When beginning to make toys, consider the size of bird you are making them for. This is the first important step in making your own bird toys. Secondly you should consider the items you are using: if you're not sure something is safe, don't use it or just purchase all your parts from somewhere like Windy City Parrot online.
Suggestings for stringing your toys...
1. Hemp - Should be plain, 100% natural, available at craft stores and Wal-Mart.
2. Wire - Should be ZINC-FREE and NOT galvanized. Choose nickel-plated or stainless steel if you can get it.
3. Chain - Like wire, this should also be zinc-free. I recommend getting chain from a professional bird supply store like Windy City.
4. Cotton rope - Natural 100% cotton rope is good, but should be monitored for wear to keep claws from getting stuck in it.
5. Poly rope - Plastic roping available for stringing toys. It's safe to use and lasts longer than some other options but is hard to tie securely.
6. Raffia - Undyed raffia is an option, but birds will chew through this quickly.
7. Leather - Vegetable tanned leather is the only way to go. Other methods use harsh chemicals that could hurt your bird. Do NOT get leather from a craft store, get it online from a professional retail seller.
8. Twisted Paper - This is also another option, and if it's undyed or dyed only with vegetable/food-grade dyes, then it can be a fun, chewable option.
When stringing your toys, make sure there are no loose, frayed ends and that all knots are secure. Trust me, your birds will be doing all the fraying here, but you don't want their little claws to get caught in a loose knot that might tighten up from their weight, right?
What to put on your toys, suggestions...
1. Bells - Every bird loves bells, right?! Just make sure you get vacuum-tinted bells or stainless steel. This is another of those items I recommend getting online. Also DO NOT use jinglebells for any reason. They catch toes!
2. Wood - Wood comes in many shapes and forms, and anything you can drill a hole through you can probably use. Do not get painted or finished wood of any type. Many craft stores offer small flat pieces of ash in a variety shapes like hearts, stars, etc. They also have things like thread spools, blocks, beads (most are pre-drilled!), and little flower pots.
3. Paper - Twisted paper can be a great addition, but I recommend undyed stuff unless you know it's food safe.
4. Raffia - This is also a good addition, but again, make sure it's food safe!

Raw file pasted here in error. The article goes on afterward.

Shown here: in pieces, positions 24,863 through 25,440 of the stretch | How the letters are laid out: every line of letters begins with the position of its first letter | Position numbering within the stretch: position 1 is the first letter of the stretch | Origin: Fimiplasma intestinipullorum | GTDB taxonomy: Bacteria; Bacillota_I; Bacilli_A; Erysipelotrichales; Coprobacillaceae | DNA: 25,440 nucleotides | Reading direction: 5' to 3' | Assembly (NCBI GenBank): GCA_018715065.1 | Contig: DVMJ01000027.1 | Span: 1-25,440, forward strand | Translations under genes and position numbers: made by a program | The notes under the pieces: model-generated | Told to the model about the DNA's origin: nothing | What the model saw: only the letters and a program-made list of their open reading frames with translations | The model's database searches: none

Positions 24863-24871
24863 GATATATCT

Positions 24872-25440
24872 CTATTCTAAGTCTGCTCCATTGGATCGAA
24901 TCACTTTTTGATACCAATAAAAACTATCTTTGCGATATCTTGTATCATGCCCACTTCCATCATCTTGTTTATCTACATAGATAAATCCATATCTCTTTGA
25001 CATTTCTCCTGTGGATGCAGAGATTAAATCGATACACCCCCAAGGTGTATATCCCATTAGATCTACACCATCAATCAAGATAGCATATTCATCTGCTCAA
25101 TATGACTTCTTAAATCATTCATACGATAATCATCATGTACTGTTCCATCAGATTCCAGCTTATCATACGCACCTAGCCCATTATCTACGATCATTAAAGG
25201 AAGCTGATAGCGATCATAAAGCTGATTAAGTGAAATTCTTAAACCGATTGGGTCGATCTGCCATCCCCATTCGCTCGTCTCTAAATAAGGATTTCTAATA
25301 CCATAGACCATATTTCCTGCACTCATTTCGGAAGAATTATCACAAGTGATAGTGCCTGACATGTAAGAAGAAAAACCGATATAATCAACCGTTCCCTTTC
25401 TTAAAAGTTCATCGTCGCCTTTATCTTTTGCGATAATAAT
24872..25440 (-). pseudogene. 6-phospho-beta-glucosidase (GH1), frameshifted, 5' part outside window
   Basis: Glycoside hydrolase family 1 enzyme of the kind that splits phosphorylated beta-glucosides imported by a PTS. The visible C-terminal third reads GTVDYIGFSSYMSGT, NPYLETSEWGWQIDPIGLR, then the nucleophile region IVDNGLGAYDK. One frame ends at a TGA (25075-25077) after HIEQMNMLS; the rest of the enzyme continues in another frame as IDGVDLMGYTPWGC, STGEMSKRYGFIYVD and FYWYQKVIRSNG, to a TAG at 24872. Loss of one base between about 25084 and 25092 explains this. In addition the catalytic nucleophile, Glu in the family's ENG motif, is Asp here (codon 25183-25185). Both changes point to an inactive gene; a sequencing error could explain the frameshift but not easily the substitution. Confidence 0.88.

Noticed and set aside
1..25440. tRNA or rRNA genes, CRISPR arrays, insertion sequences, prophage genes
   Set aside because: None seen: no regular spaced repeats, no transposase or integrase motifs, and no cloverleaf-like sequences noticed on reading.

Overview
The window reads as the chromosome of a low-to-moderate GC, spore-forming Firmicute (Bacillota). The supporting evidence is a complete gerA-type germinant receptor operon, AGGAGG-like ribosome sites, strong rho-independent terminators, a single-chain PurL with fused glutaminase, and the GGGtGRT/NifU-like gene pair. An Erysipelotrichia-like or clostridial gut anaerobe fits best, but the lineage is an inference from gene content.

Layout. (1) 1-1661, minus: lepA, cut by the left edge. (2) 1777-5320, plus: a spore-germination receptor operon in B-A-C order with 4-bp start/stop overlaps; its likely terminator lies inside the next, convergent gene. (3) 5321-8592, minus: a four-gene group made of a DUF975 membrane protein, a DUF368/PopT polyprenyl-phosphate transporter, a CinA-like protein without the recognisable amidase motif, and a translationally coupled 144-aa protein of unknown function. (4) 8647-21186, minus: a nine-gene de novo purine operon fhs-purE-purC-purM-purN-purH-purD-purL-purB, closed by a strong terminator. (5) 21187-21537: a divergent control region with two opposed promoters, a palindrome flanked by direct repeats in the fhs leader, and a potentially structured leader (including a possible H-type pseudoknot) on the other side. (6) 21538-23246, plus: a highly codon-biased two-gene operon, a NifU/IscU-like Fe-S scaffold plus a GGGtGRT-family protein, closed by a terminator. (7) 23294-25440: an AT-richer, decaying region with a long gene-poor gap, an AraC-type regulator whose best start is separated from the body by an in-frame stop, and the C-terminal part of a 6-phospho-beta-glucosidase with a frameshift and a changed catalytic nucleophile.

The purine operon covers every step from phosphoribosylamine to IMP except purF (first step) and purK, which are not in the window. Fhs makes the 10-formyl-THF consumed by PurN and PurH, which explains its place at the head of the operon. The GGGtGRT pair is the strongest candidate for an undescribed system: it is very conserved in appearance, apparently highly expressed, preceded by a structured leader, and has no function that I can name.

5. Plastic - Plastic comes in a multitude of shapes and forms, much like wood. When considering plastic, make sure the bead is not small enough to be swallowed by your bird and ALSO make sure they cannot stick a claw in the opening! Beads should be snug on whatever you string it with. Marbella beads, available from professional bird toy supply retailers, are best for larger birds and will take more abuse.
6. Keys - Not your everyday keys, but plastic keys or metal keys from a bird toy retailer.
7. Straw hats - Most craft stores sell little straw hats meant for dolls and bears. Birds LOVE shredding these!
8. Rolled Paper - Lolly stix! The same thing that's put in a lollipop can be used to tempt your birds.
9. Leather - Again, veggie-tanned leather is great in odd shapes that are chewable. Especially for the big birds!
10. Shells - Clean your shells with vinegar or watered-down bleach (and rinse rinse rinse!) before using them, but they make nice clicky noises.
11. Dried fruit and nuts - Want something your bird will really love to chew? String up some dried fruit and nuts.
Just about anything you can drill a hole through can become a part of a bird toy, so get creative. Just keep in mind that not all items are safe for your birds, so if ever in doubt, ask or do not use it! Remember that with beads, like pony beads and the like, the bead should fit snugly on the stringing for safety reasons.
How to hang your toys (Hardware)...
1. Pear links - Use nickel-plated or stainless steel, available online at professional retailers.
2. Spring Clips - Same as above, but use these for smaller birds only. ('tiels, etc.)
3. Tumblers - Same as above, and good for all sizes of bird. The tumbler snugly fits over the threads, closing the gap.
4. Zip ties - In a pinch, a plastic zip tie, meant to gather wires together, can be put to use. It's okay if the bird chews on it.
There're many more varieties of clips and hardware, but I can't possibly list them all. These are the basics and should get you started. Just remember, use solid metal for bigger birds and preferably something that doesn't require pressure to open it. Plastic clips are okay for small birds, but do not use them for big ones that chew a lot.
This is just supposed to be a sort of beginner's guide... and I'm writing it... well, just because. I hope someone finds it useful, but remember, these are only my opinions.